Most of us probably don’t care that today is the Summer Solstice. In the workaday world it’s just another day and as long as the work day isn’t longer than usual, we couldn’t care less about the 12 hours of sunlight and 12 of darkness. In recent years, however, there has been an upsurge in events that mark this day as a special one. It was once a vital day to humans and every ancient culture had a vested interested in gauging the date accurately. There is actually a window of time during which Solstice can occur and for summer Solstice that is as early 20 June and as late as 22 June. Agricultural societies in particular were cognizant of the importance of planting in accordance with the calendar of celestial events and the fact that even in our scientific era we plant our gardens with reference to the availability of sunlight and warmth reminds us that we are dependent on Nature’s cycles for our sustenance. After all, we cannot eat cyber data…
The past three decades have witnessed an almost frantic desire amongst a portion of the population of mainly northern countries to revive many pagan (or imagined pagan) festivals and practices. These often fanciful gatherings can nevertheless have a practical and beneficial effect on the modern (or post-modern, if you insist!) psyche. We are so inured to nature in all but its most devastating manifestations that the pagan revival of seasonal observances can serve to re-connect us to the rhythms of planetary life. It’s difficult to feel the earth’s “pulse” through acres of concrete or listen to the wind where there are no trees. Window box gardens may be the closest many of us get to a ‘garden’ and that is our loss. We were not designed for life in a concrete jungle; our sensory mechanisms can be seriously affected by an enveloping electronic environment. It will probably be decades – if humans last that long – before the real damage on the human nervous system caused by being ‘hooked up’ and ‘plugged in’ for most of every day are known. At a minimum, we already have evidence of the reduced capacity to deal with frustration when things don’t happen instantaneously. Cyber life sets up expectations that the natural and human environment cannot fulfill. Things like growing a plant or training a dog or just cooking a good meal take TIME and the enjoyment isn’t just in the result, it’s in the process. Time, Process, and Participation are necessary to human life no matter how fast our micro-processors can work. We still live in a world where time rules and when we crowd our lives with more and more activity that involves machines rather than life forms, time seems to contract to the point where there is never enough of it and we constantly find ourselves ‘running behind’. We can however experience the phenomenon of time expanding if we want to. We have the perfect opportunity this week. From today (21 June 2012) until the 24th, we get a reprieve from ceaseless movement. If even the Sun can still for a while, we should be able to! The Sun’s perceived location changes by such a small degree that it is almost imperceptible to us. We have the luxury of time seeming to stand still. Hey, don’t knock it: in a virtual world, “seeming” is all there is anyway, so why not enjoy the physical and psychological equivalent in the wonder of the Sun standing still for a few days? Time can imprison us but it can also free us; it’s our choice.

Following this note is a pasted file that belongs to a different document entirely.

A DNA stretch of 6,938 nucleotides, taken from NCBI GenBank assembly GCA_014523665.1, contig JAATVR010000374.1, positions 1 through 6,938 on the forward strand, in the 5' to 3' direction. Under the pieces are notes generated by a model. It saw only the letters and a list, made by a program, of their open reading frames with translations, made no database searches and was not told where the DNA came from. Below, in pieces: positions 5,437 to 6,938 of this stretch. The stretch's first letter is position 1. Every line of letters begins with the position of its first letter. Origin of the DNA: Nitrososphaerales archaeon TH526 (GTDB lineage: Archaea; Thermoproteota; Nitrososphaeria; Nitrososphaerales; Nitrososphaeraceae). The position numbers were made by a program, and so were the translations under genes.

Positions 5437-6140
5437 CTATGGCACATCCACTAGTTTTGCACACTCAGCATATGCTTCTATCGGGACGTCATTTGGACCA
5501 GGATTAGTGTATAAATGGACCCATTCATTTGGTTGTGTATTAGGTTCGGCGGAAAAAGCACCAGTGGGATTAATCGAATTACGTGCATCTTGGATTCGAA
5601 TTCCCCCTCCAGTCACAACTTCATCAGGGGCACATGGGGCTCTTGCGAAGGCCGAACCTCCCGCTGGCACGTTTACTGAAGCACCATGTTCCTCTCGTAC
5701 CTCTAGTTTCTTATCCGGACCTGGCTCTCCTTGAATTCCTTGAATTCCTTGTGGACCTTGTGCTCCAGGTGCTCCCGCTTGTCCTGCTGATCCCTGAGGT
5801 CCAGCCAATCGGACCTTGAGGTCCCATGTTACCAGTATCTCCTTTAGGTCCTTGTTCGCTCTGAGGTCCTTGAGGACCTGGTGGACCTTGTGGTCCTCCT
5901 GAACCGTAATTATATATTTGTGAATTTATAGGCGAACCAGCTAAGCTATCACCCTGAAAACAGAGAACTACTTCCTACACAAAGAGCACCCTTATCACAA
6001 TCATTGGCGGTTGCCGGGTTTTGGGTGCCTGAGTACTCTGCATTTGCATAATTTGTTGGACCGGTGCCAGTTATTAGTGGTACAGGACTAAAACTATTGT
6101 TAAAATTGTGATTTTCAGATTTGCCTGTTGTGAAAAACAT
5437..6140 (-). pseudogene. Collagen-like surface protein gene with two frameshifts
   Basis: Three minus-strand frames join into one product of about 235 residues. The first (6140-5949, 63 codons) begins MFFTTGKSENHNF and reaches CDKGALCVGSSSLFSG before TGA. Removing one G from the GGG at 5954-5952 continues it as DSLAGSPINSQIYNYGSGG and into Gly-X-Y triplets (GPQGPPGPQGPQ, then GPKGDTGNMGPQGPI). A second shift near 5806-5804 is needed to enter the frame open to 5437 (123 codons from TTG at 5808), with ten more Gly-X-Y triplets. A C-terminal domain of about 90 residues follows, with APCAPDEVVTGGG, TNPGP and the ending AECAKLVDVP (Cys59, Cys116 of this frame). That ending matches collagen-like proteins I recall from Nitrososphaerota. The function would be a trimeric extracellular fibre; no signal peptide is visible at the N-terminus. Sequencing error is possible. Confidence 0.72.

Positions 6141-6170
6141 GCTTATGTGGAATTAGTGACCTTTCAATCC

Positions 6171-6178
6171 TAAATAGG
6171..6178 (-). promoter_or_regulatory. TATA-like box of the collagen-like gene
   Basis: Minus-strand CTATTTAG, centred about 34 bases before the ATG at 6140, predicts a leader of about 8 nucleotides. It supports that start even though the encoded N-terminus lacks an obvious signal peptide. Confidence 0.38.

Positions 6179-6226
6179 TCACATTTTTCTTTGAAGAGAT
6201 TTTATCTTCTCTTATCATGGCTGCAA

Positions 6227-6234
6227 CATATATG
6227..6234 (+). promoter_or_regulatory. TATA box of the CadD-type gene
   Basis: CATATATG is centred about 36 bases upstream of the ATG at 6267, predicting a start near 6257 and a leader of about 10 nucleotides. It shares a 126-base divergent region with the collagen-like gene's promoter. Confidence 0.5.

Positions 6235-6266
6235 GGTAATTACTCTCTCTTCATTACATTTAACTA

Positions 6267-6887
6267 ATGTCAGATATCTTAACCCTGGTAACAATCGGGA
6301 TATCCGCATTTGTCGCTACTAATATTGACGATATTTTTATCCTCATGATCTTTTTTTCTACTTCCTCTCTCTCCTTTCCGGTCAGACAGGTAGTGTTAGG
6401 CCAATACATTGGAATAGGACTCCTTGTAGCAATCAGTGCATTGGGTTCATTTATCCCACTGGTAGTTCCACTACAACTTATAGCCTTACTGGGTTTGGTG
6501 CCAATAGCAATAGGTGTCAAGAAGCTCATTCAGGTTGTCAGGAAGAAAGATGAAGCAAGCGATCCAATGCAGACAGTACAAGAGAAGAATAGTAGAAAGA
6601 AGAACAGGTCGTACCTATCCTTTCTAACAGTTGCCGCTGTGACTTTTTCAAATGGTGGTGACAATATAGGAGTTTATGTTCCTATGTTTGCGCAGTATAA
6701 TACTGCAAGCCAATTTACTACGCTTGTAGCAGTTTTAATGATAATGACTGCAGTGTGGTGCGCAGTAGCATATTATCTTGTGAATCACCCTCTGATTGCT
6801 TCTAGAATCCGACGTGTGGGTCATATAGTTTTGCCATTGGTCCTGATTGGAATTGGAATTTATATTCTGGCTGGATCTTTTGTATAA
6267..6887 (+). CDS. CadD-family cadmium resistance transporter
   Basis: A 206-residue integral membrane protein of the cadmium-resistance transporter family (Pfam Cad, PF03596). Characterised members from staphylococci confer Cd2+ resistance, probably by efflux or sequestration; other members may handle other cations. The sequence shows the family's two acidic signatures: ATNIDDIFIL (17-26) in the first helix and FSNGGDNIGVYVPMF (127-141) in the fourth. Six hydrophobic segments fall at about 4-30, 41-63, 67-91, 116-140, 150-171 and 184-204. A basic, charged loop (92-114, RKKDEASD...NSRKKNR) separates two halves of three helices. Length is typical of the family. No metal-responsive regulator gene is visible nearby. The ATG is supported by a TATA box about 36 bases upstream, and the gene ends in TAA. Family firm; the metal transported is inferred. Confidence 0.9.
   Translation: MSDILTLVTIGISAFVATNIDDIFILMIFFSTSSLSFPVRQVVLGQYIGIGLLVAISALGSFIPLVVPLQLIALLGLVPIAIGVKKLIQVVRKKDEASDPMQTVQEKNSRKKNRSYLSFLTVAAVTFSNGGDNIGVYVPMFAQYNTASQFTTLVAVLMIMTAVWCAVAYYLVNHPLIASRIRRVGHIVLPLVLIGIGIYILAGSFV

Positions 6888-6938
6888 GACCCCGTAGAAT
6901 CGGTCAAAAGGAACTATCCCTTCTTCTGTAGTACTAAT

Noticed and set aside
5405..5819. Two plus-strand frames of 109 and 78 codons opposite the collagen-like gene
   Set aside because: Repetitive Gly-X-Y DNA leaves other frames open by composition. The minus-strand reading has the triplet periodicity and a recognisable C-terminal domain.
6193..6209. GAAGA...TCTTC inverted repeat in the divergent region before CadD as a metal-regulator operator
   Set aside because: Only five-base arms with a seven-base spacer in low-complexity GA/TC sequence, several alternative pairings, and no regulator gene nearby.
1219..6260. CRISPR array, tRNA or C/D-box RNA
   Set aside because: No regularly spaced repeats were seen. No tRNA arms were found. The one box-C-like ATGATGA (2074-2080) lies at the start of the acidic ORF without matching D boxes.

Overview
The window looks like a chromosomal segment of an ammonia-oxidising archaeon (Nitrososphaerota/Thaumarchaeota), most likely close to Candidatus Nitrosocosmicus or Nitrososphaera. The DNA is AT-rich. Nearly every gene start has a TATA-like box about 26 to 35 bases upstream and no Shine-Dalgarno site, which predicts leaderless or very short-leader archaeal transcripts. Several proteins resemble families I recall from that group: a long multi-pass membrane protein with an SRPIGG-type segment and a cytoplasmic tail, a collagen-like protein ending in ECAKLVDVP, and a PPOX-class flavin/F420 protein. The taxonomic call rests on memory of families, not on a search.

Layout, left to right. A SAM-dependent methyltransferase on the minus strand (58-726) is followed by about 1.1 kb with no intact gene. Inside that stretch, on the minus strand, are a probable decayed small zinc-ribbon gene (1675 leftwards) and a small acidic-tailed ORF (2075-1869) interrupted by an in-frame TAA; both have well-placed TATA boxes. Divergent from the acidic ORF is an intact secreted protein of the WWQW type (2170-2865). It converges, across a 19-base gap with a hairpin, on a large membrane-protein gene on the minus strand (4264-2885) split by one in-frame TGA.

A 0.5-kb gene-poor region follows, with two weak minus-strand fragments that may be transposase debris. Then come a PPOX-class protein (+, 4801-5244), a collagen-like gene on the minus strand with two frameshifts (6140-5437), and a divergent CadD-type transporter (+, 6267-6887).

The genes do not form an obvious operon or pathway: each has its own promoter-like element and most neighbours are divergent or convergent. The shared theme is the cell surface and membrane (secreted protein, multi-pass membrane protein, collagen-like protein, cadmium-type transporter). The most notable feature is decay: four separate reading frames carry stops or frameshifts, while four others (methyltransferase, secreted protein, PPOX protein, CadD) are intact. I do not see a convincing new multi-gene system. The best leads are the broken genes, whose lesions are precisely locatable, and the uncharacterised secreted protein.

The Clock Is A Tool; Don’t Make It A Tyrant
Slow down. If you’re caught in traffic, you just are: you can’t will it away. If you’re ‘running late’, you just are. Don’t risk your life or someone else’s trying to ‘beat the clock’. What is, simply IS, and most of What Is is beyond our ability to control. When you are in a tight position, stop and BREATHE. Do it really slowly and see what a difference it makes. Just for a change, when you get home don’t turn on any electronic equipment. Turn off the cellphone and, if you like, leave a message to potential callers that your ‘system is currently being updated’ – those are magic words in cyberspace and they buy you time to focus on something other than, well, others.
Take Time For Fantasy
Most of all, make time for some magic of your own. Leave the hooked-up, plugged-in world and enter another for a few hours. Woody Allen’s “A Midsummer Night’s Sex Comedy” is a contemporary twist on Shakespeare’s delightful “Midsummer Night’s Dream” which is also available in a very light and funny version starring Stanley Tucci, Michelle Pfeiffer, Callista Flockhart, and Kevin Kline as an hilarious “Bottom”. This version is so visually appealing and lightly directed that even kids love it.
If reading is more relaxing for you, pick up a good fantasy novel or a comedic novel, something that takes you into a different world of possibilities. You might want to try Raymond Feist’s Faery Tale for an adult view of the ‘other world’. As one of the best writers in the adult Fantasy Genre, Feist has created an alternative reality guaranteed to whisk you out of the humdrum and into a space where nothing is impossible even for grown-ups! Whatever you decide to do, don’t let another Solstice pass un-celebrated.
Woody Allen’s Midsummer Night’s Sex Comedy and Midsummer Night’s Dream can be purchased or rented from Amazon HERE.
Images courtesy of Wikimedia Creative Commons.
© Delia O’Riordan 2012